BioForm – learning at the intersection of science and design

Damian Palin, Sam Russell, Ferdinand F.E. Kohle, Enda O'Dowd, S. Yesim Tunali Flynn

Research output: Contribution to journalArticleProfessional

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Our future designers have much to learn from the complex and highly functional systems found in nature. Creating design products that are not only human-centred but also in tune with the natural world requires our designers to be exposed to natural phenomena and scientific principles. To provide design students with a starting point, we have created BioForm: a bio-inspired design module run as part of the Product Design curricula at the National College of Art and Design (NCAD), Dublin, Ireland. The module is delivered by an interdisciplinary team of designers and scientists who expose students to biologically inspired theory and practice through a series of lectures, workshops and site visits, aimed at encouraging bio-inspiration in their design practice. The students, with their growing understanding of bio-inspiration, are then challenged to design a chair, which allows them to playfully explore form and function, and to consider its impact on their design. We hope that by encouraging bio-inspiration in students’ practice they produce designs that are innovative and more environmentally sustainable. This paper reflects on the Bio-Form project’s pedagogical approach, its impact on the student’s design practice and proposes further developments for the module.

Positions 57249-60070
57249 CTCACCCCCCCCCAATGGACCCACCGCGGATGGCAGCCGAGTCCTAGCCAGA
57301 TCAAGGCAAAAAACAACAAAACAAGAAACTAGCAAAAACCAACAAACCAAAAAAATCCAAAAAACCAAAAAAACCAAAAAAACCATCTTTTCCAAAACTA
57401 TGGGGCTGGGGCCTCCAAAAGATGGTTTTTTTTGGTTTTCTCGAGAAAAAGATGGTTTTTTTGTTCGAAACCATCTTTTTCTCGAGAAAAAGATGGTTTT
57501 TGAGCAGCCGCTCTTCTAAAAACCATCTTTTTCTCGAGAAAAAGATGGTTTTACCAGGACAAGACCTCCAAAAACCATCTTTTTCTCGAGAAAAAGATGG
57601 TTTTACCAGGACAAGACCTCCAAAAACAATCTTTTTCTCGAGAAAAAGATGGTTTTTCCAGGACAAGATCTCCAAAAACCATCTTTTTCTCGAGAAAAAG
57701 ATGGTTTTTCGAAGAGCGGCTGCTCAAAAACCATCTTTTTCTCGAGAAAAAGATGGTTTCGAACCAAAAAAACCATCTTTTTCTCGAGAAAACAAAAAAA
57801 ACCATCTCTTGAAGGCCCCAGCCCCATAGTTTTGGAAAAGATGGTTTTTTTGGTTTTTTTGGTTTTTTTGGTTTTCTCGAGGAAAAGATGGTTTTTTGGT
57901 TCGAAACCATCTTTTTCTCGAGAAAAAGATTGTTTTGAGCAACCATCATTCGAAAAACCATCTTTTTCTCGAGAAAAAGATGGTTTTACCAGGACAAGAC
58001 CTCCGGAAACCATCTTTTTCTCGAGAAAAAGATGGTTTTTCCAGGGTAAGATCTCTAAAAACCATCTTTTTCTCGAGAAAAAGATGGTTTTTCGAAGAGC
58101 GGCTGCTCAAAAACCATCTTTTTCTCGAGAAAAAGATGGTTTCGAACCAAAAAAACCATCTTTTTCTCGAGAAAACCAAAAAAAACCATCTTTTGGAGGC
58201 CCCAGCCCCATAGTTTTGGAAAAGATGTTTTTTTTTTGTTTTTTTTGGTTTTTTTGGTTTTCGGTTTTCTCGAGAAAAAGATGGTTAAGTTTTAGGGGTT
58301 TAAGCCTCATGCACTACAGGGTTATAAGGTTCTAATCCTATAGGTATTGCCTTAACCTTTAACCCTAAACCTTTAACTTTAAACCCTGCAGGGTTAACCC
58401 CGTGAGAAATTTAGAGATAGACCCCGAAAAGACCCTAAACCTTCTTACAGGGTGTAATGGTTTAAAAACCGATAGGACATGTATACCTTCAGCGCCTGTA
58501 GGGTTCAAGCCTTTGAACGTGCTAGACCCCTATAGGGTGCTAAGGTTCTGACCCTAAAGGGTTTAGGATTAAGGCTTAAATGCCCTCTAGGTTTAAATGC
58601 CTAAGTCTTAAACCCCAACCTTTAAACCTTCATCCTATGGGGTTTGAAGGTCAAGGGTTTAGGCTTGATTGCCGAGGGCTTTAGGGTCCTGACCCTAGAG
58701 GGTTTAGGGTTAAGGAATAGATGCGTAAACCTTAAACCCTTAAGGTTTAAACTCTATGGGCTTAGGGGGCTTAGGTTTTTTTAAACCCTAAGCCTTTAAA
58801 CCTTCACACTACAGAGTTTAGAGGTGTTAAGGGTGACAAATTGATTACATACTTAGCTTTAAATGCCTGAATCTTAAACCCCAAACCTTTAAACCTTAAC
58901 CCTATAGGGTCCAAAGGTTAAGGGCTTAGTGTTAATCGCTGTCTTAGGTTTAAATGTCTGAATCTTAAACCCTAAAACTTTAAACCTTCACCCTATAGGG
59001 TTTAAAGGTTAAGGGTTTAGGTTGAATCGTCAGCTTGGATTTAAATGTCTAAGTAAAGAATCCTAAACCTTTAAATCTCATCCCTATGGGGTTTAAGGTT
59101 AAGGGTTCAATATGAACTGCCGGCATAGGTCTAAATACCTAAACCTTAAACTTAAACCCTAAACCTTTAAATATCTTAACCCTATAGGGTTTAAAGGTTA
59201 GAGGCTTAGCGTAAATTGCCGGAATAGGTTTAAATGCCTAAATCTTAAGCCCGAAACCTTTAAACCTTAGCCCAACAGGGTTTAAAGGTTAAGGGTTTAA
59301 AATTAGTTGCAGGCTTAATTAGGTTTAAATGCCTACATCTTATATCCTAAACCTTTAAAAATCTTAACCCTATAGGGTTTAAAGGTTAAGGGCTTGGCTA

Original languageEnglish
Pages (from-to)52-59
Number of pages8
JournalDearquitectura: journal of architecture
Issue number1
Publication statusPublished - 2020


  • bio-inspired design
  • biomimicry
  • product design
  • learning beyond the studio
  • design and science
  • cross-disciplinary team


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